There are a limited number of occasions when it may be desirable that
an adult who lacks mental capacity makes a Will or varies the
provisions of an existing Will. Where it is necessary to do so to avoid
an injustice a court may intervene to create a “Statutory Will”.
Because this interferes with the basic right to choose whether or not to
make a will and if so on what terms there are strict criteria that must
be met including:-
- – the court must be shown medical
evidence that the patient lacks the necessary capacity to make a Will.
The medical report must also set out the doctor’s prognosis as to
whether the patient may be expected to make a recovery and life
- – the application must be
supported by evidence as to the extent of the patient’s financial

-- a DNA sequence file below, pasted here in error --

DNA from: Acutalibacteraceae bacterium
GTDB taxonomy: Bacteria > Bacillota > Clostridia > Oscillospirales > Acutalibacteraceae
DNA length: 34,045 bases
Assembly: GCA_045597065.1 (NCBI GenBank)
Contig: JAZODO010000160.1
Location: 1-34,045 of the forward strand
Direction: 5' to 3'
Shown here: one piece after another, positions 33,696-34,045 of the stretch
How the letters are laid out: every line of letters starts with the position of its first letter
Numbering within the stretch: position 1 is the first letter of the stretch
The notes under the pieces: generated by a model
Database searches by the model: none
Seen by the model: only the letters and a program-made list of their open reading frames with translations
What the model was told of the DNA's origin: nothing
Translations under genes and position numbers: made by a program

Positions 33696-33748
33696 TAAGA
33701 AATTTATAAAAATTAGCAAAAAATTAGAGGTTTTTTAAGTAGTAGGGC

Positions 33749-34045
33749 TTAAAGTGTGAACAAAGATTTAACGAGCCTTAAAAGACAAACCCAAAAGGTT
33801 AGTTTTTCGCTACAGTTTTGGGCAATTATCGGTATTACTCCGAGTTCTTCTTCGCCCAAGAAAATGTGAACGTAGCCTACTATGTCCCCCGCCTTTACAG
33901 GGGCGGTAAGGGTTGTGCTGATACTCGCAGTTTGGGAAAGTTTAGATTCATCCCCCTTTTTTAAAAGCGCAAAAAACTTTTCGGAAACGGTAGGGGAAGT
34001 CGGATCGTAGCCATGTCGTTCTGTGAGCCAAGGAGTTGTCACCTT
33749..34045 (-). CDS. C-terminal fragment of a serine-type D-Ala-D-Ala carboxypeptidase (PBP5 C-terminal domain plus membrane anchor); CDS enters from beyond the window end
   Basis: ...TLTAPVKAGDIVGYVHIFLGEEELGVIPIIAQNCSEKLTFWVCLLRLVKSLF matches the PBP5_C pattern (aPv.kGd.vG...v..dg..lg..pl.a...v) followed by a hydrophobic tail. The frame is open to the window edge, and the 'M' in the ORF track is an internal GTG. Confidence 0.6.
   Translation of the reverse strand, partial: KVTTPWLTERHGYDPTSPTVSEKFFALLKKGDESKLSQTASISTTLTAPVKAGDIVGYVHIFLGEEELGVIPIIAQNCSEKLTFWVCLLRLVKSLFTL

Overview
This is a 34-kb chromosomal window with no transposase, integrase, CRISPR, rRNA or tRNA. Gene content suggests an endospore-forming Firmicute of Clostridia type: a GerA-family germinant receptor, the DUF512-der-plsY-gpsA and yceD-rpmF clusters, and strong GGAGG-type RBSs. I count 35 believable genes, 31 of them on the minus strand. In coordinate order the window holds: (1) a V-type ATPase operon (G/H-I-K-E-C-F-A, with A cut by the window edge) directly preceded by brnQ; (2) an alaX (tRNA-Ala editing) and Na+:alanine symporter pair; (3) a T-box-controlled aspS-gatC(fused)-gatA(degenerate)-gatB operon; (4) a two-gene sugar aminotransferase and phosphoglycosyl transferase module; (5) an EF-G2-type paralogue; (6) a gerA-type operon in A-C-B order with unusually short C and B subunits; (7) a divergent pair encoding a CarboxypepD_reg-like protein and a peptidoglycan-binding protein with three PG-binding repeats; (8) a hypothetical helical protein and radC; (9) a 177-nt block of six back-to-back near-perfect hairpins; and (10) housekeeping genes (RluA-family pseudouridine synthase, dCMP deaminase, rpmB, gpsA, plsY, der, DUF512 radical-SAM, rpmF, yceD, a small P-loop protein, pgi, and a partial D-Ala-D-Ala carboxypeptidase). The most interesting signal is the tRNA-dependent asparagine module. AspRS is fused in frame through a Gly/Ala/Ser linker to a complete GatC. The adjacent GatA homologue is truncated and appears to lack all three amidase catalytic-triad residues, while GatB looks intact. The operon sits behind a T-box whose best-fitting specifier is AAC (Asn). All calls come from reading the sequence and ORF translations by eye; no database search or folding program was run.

resources, details of the patient’s family and dependants, details of
the patient’s own financial needs. Care and skill will be required in
preparation of the evidence and statements to comply with the Court’s
- – the court will require that anyone to be
affected by the proposed statutory will must be served and given notice
of the proceedings – including those who would otherwise stand to
benefit from the patient’s estate under an existing will or under the
The circumstances where such a draconian application will be
appropriate are rare but they may include where a patient has remarried
since his last will (thus revoking it) or where he has had a change in
his relationships. Furthermore assets intended to be gifted in an
existing will may have been disposed of. An application for a statutory
will can sometimes prevent injustice (save tax) or prevent the
necessity of later proceedings under the Inheritance Act.
If an application is to be made it should be directed to the Court of Protection.
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